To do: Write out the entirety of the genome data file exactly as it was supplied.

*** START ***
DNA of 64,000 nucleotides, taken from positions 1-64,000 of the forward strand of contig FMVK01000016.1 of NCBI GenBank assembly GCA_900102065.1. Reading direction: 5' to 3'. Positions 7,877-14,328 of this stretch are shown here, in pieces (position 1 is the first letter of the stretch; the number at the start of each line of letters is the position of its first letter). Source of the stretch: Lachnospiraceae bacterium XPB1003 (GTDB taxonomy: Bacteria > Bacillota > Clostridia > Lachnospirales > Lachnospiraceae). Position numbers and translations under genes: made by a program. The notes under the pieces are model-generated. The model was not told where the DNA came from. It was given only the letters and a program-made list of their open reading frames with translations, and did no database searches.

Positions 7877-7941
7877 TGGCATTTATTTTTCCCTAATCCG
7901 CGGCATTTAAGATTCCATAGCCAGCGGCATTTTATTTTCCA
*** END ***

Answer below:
DNA of 64,000 nucleotides, taken from positions 1-64,000 of the forward strand of contig FMVK01000016.1 of NCBI GenBank assembly GCA_900102065.1. Reading direction: 5' to 3'. Positions 7,877-14,328 of this stretch are shown here, in pieces (position 1 is the first letter of the stretch; the number at the start of each line of letters is the position of its first letter). Source of the stretch: Lachnospiraceae bacterium XPB1003 (GTDB taxonomy: Bacteria > Bacillota > Clostridia > Lachnospirales > Lachnospiraceae). Position numbers and translations under genes: made by a program. The notes under the pieces are model-generated. The model was not told where the DNA came from. It was given only the letters and a program-made list of their open reading frames with translations, and did no database searches.

Positions 7877-7941
7877 TGGCATTTATTTTTCCCTAATCCG
7901 CGGCATTTAAGATTCCATAGCCAGCGGCATTTTATTTTCCA